Buying a home is an exciting time for purchasers. But is can also be unnerving. Buyers must be diligent and careful in making a purchase. Sometimes, a seller or realtor will make misrepresentations in real estate sales in Virginia to induce buyers to purchase. These misrepresentations may be intentional or negligent. Often, buyers do not discover the misrepresentation until after they are in the home and have been living in it for a number of weeks or months. Buyers have recourse for these misrepresentations, but they must fully understand the facts and law in order to have a successful outcome.
In Virginia, residential real estate purchases are almost always “as is” sales, meaning that a buyer takes the home as it is and must conduct due diligence in performing the necessary research and inspections to determine any issues with the property. This is also tied to the doctrine of “caveat emptor” (which means “buyer beware”) that puts the burden on the purchaser to identify any defect that could be reasonably discovered through investigation. Generally, buyers should be zealous in conducting home inspections, researching the title to the property and adjacent parcels, and doing all things prior to signing the purchase agreement and closing to reveal any possible problems with the home.
Still, many buyers find themselves without having done such inspections due to a misrepresentation by the seller or the seller’s realtor. Perhaps the seller made a representation about the zoning of the property that the buyer would have no reason to discredit. Or possibly the seller told the buyer that there were no issues with termites when the owner actually knew there was a severe termite problem. There are exceptions to the “as is” doctrine when a seller fraudulently induces a buyer to purchase. The buyers must show that the representations diverted them from making inquiries that normal prudent buyers would otherwise make.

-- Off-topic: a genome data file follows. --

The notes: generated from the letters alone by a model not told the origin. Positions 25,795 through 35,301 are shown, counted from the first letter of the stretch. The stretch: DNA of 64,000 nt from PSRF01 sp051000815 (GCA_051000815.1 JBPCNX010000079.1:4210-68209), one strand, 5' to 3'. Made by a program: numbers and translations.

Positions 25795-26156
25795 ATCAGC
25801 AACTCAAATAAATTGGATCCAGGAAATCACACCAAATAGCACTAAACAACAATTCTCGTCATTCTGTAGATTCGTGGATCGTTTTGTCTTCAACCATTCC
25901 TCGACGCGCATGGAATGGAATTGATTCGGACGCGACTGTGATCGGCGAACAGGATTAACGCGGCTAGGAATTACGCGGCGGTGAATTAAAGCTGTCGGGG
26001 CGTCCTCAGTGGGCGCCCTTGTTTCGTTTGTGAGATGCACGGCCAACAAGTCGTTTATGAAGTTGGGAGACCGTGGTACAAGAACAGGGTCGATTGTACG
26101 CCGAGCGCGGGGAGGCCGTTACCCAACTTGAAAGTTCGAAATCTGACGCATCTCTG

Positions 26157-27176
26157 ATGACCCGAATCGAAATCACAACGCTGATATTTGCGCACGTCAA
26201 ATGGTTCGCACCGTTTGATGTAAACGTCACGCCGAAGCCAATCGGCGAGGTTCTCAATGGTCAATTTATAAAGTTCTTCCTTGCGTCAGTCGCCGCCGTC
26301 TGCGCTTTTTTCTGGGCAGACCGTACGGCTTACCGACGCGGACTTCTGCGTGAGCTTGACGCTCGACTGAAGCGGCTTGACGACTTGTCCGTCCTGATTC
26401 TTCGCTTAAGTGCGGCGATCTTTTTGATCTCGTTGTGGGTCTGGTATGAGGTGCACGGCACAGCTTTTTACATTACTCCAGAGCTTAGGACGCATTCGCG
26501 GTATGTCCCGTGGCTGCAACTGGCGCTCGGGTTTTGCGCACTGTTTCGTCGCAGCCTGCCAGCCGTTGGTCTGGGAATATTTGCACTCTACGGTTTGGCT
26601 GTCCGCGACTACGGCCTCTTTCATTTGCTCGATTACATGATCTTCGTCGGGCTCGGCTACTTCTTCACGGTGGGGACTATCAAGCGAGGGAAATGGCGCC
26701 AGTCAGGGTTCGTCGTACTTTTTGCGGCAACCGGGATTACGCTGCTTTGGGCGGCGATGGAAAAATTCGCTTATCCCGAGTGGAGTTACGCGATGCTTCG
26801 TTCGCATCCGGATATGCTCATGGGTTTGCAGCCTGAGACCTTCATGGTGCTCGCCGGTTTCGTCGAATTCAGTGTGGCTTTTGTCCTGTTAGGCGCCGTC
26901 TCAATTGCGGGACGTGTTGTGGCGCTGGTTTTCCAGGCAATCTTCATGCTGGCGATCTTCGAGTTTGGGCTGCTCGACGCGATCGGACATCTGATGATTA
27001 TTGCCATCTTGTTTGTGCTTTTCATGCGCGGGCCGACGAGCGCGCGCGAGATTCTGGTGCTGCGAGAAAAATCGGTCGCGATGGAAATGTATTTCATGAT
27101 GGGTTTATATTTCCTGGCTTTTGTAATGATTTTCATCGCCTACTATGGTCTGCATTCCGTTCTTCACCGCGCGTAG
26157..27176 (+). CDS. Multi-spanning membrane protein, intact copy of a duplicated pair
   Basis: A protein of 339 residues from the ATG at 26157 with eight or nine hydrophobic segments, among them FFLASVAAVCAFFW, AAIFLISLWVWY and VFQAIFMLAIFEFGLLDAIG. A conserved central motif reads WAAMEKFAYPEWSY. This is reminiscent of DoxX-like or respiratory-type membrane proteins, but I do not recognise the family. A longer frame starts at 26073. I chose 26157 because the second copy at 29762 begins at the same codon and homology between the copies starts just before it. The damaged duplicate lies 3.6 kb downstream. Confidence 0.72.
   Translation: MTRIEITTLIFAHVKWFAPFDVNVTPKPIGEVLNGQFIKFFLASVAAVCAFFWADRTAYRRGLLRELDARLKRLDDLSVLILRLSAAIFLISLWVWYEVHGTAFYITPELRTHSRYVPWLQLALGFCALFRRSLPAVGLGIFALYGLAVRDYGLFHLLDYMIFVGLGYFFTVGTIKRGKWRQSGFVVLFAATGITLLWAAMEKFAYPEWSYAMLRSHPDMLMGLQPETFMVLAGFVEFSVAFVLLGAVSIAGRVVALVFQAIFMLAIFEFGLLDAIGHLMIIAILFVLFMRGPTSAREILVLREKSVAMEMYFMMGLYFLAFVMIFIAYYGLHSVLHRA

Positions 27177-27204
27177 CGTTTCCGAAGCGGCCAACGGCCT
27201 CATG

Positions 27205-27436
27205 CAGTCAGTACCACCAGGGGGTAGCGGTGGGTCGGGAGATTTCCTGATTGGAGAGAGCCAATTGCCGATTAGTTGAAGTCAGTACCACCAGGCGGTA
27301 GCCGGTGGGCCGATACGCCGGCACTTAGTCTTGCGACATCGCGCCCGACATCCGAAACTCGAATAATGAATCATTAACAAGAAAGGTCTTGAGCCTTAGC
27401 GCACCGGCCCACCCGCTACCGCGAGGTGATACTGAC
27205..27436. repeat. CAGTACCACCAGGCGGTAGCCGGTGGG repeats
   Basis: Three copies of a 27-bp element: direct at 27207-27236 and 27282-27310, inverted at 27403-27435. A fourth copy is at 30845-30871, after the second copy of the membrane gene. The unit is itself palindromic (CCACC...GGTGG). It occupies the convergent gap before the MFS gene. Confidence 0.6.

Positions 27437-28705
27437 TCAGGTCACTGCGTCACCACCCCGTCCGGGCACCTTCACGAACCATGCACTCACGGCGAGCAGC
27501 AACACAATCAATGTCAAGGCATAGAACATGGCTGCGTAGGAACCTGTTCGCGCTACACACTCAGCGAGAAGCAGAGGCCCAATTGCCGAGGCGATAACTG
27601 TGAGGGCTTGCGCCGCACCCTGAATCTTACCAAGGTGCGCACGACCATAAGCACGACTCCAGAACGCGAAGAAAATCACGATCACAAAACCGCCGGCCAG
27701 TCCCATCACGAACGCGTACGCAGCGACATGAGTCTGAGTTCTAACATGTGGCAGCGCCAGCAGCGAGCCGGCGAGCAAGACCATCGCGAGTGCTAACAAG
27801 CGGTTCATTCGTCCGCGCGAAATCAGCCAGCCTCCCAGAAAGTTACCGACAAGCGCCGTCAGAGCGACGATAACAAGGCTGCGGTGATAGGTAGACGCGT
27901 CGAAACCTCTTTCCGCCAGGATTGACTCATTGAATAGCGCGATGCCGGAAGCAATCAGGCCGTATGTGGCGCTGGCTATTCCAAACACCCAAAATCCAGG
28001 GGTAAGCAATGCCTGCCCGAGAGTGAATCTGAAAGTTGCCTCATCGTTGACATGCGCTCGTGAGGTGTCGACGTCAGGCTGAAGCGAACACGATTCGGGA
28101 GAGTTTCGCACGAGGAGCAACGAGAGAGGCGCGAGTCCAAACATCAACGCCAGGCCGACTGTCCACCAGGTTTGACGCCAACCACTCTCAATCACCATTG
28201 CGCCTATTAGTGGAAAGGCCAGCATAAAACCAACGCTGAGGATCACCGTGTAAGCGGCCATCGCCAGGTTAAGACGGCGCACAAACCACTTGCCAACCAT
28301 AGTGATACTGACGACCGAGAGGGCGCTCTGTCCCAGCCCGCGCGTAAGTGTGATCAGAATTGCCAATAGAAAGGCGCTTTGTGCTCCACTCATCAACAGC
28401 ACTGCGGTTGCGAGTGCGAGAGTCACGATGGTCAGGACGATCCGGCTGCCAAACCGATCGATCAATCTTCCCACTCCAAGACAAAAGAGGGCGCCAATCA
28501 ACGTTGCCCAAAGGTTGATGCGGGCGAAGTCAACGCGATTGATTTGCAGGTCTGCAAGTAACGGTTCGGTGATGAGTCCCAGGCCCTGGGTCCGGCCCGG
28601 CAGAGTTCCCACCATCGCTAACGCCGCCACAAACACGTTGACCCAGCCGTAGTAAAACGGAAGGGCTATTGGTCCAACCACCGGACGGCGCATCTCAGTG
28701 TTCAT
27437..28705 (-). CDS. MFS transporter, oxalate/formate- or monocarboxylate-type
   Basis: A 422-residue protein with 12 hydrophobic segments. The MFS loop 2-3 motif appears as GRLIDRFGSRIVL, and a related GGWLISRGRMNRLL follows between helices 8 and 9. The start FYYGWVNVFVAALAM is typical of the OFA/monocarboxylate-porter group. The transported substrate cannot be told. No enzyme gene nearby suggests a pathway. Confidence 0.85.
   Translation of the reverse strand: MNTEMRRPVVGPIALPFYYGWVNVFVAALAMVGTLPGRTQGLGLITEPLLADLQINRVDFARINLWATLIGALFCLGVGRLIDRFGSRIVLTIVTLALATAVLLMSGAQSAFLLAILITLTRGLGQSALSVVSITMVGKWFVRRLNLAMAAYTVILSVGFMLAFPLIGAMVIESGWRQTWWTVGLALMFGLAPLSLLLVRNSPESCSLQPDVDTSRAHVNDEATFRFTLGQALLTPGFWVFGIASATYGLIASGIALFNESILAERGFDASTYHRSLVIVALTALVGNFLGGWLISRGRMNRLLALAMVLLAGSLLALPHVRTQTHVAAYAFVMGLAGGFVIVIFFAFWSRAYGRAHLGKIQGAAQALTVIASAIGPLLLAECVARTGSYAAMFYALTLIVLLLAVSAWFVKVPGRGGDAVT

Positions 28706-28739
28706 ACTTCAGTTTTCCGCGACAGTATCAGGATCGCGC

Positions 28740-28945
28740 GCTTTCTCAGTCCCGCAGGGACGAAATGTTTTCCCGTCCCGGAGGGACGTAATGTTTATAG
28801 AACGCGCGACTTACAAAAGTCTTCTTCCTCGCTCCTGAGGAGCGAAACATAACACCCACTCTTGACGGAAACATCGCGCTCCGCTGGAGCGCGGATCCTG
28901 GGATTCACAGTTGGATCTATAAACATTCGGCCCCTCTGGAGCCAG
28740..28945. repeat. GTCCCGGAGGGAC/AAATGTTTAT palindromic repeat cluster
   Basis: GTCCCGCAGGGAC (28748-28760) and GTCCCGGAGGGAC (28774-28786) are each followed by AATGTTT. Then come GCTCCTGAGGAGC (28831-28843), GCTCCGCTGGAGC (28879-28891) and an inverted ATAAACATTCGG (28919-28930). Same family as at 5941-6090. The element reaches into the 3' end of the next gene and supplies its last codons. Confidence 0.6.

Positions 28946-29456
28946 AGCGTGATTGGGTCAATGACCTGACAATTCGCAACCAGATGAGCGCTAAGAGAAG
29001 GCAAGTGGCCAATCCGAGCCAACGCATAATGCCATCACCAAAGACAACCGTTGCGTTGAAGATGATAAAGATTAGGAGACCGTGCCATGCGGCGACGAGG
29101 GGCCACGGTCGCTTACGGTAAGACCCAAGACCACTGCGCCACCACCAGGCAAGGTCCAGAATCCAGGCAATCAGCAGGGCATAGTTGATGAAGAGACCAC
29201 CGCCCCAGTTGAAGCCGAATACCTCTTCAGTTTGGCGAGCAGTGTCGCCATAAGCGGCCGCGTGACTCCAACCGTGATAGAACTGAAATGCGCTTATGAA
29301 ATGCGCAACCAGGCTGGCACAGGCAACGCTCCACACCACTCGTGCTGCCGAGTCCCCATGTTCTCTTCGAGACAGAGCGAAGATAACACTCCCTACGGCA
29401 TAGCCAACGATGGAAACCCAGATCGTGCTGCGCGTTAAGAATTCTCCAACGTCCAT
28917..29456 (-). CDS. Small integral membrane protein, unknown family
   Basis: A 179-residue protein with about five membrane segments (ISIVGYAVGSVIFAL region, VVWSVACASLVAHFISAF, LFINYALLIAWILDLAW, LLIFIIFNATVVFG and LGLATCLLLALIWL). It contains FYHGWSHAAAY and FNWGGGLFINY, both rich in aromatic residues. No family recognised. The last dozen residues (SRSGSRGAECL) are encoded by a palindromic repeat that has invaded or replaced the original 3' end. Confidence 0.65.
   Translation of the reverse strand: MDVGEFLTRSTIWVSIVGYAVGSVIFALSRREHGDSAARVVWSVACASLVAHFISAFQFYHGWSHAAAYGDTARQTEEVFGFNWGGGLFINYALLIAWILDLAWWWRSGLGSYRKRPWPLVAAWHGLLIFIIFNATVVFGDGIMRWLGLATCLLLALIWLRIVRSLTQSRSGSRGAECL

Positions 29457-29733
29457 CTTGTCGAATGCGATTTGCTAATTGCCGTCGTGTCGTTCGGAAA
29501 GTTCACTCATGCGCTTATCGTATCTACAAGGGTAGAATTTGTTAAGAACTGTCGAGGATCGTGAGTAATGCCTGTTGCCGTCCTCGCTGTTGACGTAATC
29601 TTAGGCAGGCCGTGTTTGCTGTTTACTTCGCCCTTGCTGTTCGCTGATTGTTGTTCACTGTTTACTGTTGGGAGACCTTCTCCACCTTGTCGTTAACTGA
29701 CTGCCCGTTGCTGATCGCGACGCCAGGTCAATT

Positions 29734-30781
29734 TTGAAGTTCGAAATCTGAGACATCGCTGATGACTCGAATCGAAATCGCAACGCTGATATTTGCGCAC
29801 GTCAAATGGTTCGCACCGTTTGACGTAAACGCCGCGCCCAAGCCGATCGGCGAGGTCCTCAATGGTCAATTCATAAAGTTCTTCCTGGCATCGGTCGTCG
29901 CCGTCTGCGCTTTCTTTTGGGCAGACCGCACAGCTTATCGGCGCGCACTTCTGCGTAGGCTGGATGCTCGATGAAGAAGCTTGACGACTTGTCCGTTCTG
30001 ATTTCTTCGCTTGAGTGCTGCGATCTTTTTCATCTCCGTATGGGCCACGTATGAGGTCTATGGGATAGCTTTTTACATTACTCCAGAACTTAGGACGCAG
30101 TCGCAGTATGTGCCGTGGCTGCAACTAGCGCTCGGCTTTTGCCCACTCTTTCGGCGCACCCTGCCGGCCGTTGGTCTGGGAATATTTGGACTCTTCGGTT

To show fraud, a buyer must prove that the owner made a false representation of a material fact intentionally or knowingly with intent to mislead, coupled with reliance by the buyer and damages suffered by the buyer. Alternatively, a buyer may show that the owner made a negligent misrepresentation, meaning that the buyer doesn’t have to prove that the false statement was made intentionally; the standard of proof is higher for this allegation. In other words, the seller made a statement he should have known was wrong or without proper knowledge.
Buyers must note that any publicly-recorded documents may affect a claim of fraud. If there is a document in the land records of the county or city, the Court will generally consider the public at large to have “constructive notice” of the content of that documents. This means that, if there is a document in the records that could have informed the buyer about the facts the buyer asserts were misrepresented, the Court can rule that the buyer had notice of those facts, even if the buyer never actually saw the document. Essentially, the buyer should have looked, and if he did, he would have realized the facts and utilized them to inform his decision.
If you are a buyer and feel like your seller misrepresented certain facts to get you to buy the home, we can help you determine your options. If you are a seller and are being accused of a misrepresentation, we can help you defend the sale. Either way, we stand ready to help you in a situation involving misrepresentations in real estate sales in Virginia. Call for a consultation – 757-645-0827
Gregory S. Bean is a real estate attorney at Collins & Hyman, representing buyers and sellers in matters involving misrepresentations in real estate sales in Virginia.
The material in this post is for informational purposes only, and readers should not utilize it as legal advice. In order to properly analyze the contents as related to your specific circumstances, a consultation would be necessary.